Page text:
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Maria posted on Sat, Jun 16 2012 10:29 AM

I have two sets of embroidered flour sack dishtowels, one from my mother-in-law and most recently

a set that my husband's grandmother had.  I'm sure my mother-in-law embroidered them both.  I was wondering about preserving them in a quilt.  Would flour-sack material be any good, or possibly with a some type of stabelizing with some lightweight iron on interfacing.  I really would like to keep them, but in a treasurable way.  Or anyone have any other ideas of what to do with them.  Thanks

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Maria Talsma:

I have two sets of embroidered flour sack dishtowels, one from my mother-in-law and most recently

a set that my husband's grandmother had.  I'm sure my mother-in-law embroidered them both.  I was wondering about preserving them in a quilt.  Would flour-sack material be any good, or possibly with a some type of stabelizing with some lightweight iron on interfacing.  I really would like to keep them, but in a treasurable way.  Or anyone have any other ideas of what to do with them.  Thanks

 

I recently saw some quilt pieces framed. It looked like an old quilt had been cut up and the intact portions of it framed. They were actually mounted on some kind of board or backing, in a deep frame.  Could you quilt each of the individual dishtowels, perhaps add a border to each?


In the beautiful Pacific Northwest!

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In my opinion, the flour sack dishtowels were really a lot stronger than they appeared.  If you think about using them for years for what they were designed to be used for, making a quilt out of them wouldn't be nearly as stressful on the fabric!  I think I'd make blocks and then put them together with '50's fabrics for sashings and such.  Making a wall hanging or smaller quilt would assure them of many, many years of life, I would think.  My towels wore out in the towel part long before the embroidery part wore out, and I used them as dish towels!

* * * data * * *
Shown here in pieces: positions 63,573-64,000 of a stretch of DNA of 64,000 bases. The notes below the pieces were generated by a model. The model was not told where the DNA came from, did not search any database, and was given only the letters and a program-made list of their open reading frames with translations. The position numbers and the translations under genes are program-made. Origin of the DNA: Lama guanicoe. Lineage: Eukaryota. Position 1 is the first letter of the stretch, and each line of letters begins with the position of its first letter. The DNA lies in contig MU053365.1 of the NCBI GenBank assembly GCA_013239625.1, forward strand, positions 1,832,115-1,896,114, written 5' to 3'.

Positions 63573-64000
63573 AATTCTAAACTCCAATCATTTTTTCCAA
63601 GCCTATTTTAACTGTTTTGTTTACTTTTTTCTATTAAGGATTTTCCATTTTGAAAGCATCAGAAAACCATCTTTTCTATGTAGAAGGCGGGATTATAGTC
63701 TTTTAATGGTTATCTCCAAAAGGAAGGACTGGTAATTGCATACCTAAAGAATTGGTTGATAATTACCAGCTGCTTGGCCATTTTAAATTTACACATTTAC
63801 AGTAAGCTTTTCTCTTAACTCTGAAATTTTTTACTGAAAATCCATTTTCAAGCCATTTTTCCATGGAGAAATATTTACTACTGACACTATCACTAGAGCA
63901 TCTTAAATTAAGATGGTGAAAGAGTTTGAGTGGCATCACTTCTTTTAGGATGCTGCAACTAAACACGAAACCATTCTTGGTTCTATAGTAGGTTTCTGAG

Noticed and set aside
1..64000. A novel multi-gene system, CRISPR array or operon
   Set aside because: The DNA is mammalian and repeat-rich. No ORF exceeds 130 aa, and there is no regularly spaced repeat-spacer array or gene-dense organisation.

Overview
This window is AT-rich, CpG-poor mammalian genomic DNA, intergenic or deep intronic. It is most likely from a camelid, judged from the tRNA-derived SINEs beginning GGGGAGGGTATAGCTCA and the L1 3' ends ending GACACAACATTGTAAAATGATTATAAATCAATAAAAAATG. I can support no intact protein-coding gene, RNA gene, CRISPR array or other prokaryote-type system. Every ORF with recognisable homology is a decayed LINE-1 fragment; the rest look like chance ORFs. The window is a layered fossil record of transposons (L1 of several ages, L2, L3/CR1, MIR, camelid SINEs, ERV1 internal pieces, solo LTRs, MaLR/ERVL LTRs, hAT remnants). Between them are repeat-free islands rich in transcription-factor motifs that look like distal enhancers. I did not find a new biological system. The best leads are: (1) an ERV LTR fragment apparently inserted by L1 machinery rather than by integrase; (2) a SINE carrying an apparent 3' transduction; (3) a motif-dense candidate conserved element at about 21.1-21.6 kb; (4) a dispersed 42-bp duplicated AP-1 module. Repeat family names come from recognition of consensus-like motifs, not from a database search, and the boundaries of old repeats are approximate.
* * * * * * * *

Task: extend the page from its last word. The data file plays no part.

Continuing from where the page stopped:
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You could always back the embroidered blocks with blocks of muslin to strengthen.  

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Nana replied on Sat, Jun 16 2012 1:35 PM

At one time the flour sacks and feed sacks were used to make quilts.   That is where some of our ancestors got the fabric needed to make their quilts.   At that time the feed and flour companies used different fabric patterns to make their sacks so the ladies would have variety for their quilting.

Vinton, Virginia

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gini replied on Sat, Jun 16 2012 8:48 PM

Hi Maria, welcome to the group.  I think you could do either, I think they would be better preserved in a frame

gini in north idaho

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Thea replied on Sat, Jun 16 2012 11:05 PM

Maria - depending on how strong they are - you can check that out - I am sure that they are strong enough to put in a quilt - I would use a stabilizer on the back - a wash away while you are working with them  - just to keep them from stretching... I would probably just do a simple sashing on them and sew them together - they sound beautiful.  Do you have pictures you could share with us?  I am sure if we could see them we would be able to help you out more.

As Nana said - the first quilts made out in the midwest were made from feed sacks - women would go in and buy their flour and look for sacks that had the same design on them or different designs.  Everything was used years ago... before flour was put in paper sacks.

 

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